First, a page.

The Folly of Self-Assessments

You can't underestimate how bad I am at making estimations.

Something I’m constantly surprised by and reevaluating over time is my perceived current level in Spanish.  I’ve talked a number of times on this blog about how difficult it is to judge yourself in an objective way and how easy it is to both overestimate and underestimate your own abilities, and I can comfortably say that I haven’t gotten noticeably better with practice at it.

There’s a delicate touch to judging yourself.  It’s very easy and natural to overestimate yourself when what you’re doing is already sort of vague.  There have been a few shows or episodes of things that I was confident I could follow exceptionally well, but then returned to months later on a lark and was shocked by how much better I understood it compared to the time before.  Which of course then leads to the feeling that, well, I understood it so well now, I must have it 100% by this point, right?  So to recap, you take a show I was positive I already had down perfectly, prove to me that I most certainly did not have it down perfectly when I proclaimed that, and I’m left feeling like I must have it perfectly now.  Surely there’s no precedent set anywhere in this series of events that questions my reliability here.

On the other side of it, it’s also very easy to sell yourself short.  The further along you get, the more authentic content and real people you’re listening to and trying to communicate with, and with that comes stress and self-consciousness.  You struggle with things and notice your mistakes, you start to recognize and learn your own shortcomings when it comes to the language, and you linger on the times when you failed.  A lot of advice out there is centered around beating back some of those fears so they’re not crippling, but it remains a pretty natural reaction to get all flop-sweaty over something you’re not confident in, and it colors your view on yourself.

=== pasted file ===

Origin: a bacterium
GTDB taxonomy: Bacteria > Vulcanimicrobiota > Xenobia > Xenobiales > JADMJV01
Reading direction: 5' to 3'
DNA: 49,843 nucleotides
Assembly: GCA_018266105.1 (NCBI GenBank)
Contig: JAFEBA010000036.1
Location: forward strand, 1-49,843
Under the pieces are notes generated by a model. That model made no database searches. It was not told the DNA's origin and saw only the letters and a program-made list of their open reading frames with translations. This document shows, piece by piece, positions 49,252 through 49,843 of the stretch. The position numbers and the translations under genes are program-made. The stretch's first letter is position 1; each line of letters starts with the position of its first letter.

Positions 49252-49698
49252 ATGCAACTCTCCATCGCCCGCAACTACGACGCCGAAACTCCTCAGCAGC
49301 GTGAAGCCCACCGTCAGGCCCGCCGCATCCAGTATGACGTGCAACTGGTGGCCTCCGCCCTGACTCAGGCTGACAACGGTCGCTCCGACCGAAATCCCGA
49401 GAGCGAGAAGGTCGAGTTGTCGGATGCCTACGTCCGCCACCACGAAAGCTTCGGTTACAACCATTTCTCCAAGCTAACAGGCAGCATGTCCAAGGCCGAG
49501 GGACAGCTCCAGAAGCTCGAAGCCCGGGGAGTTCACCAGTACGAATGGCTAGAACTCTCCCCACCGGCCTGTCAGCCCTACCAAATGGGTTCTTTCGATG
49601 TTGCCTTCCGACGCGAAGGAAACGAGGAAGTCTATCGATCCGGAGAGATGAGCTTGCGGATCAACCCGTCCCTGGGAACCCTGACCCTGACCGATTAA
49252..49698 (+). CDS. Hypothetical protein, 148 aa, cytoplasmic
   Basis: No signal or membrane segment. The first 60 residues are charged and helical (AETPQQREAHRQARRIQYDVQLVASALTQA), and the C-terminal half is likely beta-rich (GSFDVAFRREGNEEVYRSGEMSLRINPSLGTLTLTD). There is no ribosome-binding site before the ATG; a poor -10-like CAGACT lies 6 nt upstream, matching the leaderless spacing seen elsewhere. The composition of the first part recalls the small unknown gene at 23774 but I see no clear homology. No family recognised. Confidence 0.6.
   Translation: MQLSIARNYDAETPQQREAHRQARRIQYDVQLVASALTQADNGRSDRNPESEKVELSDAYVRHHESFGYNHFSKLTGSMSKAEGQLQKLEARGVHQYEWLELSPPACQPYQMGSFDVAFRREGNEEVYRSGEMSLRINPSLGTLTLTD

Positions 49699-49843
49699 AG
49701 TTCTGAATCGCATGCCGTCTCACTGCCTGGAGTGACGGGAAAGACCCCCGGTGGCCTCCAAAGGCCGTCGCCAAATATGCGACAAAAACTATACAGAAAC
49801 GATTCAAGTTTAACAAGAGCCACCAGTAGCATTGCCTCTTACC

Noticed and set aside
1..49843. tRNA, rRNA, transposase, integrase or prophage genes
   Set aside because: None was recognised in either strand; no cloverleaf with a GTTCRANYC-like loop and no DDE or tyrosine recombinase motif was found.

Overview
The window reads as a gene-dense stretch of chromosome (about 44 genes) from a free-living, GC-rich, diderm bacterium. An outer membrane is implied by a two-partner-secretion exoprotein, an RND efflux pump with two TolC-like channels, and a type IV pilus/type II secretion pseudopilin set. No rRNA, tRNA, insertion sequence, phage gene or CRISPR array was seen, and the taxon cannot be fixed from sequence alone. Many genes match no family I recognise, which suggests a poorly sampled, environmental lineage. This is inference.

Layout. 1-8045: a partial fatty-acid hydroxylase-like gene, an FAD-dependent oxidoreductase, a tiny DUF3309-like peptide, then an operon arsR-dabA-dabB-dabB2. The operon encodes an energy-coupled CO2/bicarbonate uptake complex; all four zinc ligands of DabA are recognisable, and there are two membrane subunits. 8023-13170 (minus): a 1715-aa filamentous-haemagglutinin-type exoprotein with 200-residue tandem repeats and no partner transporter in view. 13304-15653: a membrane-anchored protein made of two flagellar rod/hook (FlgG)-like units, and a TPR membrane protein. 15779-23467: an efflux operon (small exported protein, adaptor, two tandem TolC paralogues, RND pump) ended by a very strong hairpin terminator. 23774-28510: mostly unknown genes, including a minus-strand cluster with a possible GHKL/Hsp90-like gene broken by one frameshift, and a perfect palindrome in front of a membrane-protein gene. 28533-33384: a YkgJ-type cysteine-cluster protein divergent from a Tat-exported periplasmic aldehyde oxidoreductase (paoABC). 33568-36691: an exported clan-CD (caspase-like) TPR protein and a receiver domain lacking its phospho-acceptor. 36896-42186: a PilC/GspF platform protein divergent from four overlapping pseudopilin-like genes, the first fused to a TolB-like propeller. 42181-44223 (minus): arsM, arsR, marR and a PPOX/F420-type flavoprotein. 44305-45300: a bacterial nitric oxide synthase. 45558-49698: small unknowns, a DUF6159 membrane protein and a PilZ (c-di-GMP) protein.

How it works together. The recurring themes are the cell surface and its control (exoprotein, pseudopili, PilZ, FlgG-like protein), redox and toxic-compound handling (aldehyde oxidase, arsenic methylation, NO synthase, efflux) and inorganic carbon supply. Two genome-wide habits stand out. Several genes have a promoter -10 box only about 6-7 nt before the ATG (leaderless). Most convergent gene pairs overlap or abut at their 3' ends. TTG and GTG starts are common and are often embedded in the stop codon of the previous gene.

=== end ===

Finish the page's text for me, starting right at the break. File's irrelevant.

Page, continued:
I have a friend who was born and raised in China and learned English in his teens there, before coming to America for college and refining his English here, and he is very self-conscious about his English.  Which he absolutely shouldn’t be, as he’s gotten what is easily C2-level mastery of English.  His accent is mild and very understandable, and he has no problems communicating when talking about practically any topic.  He does occasionally run into words that he doesn’t know—words he can talk circles around if necessary, but that he genuinely doesn’t know—and I can tell when talking to him that it’s those times when he doesn’t know a word that stick with him, not the hour of problem-free conversation leading up to it.  I see that in him and can totally sympathize, because those times stick with me, too.